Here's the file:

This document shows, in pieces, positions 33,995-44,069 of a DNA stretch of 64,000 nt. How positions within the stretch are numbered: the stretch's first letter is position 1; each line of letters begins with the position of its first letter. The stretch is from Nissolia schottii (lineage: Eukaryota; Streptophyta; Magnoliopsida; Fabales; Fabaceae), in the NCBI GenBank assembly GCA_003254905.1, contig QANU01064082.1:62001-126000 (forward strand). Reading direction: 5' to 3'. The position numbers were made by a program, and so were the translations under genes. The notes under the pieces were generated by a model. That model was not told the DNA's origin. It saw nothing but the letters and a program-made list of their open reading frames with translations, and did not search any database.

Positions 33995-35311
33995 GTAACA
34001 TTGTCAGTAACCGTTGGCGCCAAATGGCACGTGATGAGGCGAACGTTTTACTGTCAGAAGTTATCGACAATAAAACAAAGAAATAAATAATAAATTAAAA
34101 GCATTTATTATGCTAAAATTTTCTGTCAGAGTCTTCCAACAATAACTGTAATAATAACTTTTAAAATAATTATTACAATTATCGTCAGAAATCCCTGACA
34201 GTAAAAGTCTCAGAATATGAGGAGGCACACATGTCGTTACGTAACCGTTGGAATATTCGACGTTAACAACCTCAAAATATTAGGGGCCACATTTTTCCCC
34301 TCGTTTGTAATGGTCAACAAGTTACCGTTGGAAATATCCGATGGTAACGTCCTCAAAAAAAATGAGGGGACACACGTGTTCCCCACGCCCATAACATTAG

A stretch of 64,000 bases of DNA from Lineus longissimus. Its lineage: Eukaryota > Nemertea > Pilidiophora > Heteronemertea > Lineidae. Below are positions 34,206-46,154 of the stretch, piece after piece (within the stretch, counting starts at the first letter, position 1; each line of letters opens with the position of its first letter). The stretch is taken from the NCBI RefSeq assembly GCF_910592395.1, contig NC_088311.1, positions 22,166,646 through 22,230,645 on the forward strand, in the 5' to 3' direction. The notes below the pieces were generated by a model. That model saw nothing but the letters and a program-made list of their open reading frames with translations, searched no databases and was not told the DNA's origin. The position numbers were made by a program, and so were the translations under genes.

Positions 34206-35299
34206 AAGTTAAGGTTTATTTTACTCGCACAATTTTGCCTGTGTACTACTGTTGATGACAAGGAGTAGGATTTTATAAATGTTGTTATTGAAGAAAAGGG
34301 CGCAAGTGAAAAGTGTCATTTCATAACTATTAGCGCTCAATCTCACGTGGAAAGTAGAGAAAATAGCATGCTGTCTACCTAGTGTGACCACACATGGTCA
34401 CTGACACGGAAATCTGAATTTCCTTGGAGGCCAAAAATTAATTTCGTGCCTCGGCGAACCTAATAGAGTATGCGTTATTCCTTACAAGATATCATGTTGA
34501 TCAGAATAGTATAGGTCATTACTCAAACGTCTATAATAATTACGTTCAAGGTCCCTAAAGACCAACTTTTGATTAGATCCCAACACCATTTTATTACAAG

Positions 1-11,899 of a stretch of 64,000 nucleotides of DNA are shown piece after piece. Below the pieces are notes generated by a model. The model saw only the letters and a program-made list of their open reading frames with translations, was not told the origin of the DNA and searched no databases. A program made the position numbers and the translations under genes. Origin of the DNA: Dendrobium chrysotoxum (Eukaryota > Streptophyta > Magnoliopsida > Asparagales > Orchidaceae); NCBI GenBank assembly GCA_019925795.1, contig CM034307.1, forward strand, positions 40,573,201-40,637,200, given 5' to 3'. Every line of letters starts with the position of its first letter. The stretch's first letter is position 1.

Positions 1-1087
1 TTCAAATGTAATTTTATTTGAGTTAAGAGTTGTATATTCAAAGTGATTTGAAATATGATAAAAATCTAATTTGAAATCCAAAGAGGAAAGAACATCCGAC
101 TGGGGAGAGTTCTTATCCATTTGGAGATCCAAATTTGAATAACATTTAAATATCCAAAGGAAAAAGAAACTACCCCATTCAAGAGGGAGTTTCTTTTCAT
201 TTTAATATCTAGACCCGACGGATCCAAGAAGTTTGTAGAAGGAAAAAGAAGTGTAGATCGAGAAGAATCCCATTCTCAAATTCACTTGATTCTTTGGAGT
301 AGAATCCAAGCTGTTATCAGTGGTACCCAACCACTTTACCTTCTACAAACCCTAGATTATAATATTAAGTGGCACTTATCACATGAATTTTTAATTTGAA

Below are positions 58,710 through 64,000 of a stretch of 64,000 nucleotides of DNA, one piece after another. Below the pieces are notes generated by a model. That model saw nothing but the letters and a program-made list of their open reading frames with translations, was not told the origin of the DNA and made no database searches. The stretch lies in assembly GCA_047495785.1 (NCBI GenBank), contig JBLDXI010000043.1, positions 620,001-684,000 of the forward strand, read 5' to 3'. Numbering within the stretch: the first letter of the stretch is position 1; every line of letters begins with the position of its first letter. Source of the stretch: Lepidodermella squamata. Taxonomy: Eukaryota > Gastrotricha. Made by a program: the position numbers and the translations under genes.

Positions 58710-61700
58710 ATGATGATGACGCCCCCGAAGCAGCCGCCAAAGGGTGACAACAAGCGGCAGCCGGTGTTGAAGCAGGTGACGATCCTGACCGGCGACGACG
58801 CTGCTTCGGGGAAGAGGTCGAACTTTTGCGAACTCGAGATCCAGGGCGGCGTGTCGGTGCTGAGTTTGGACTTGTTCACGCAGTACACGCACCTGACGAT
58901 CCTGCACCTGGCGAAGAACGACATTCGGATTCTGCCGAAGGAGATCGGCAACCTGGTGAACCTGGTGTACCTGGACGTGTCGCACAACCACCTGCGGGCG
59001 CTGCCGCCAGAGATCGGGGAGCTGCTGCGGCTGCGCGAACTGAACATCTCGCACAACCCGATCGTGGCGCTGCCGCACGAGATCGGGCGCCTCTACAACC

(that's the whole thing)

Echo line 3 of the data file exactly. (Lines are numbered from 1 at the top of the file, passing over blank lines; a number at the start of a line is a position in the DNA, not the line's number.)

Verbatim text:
33995 GTAACA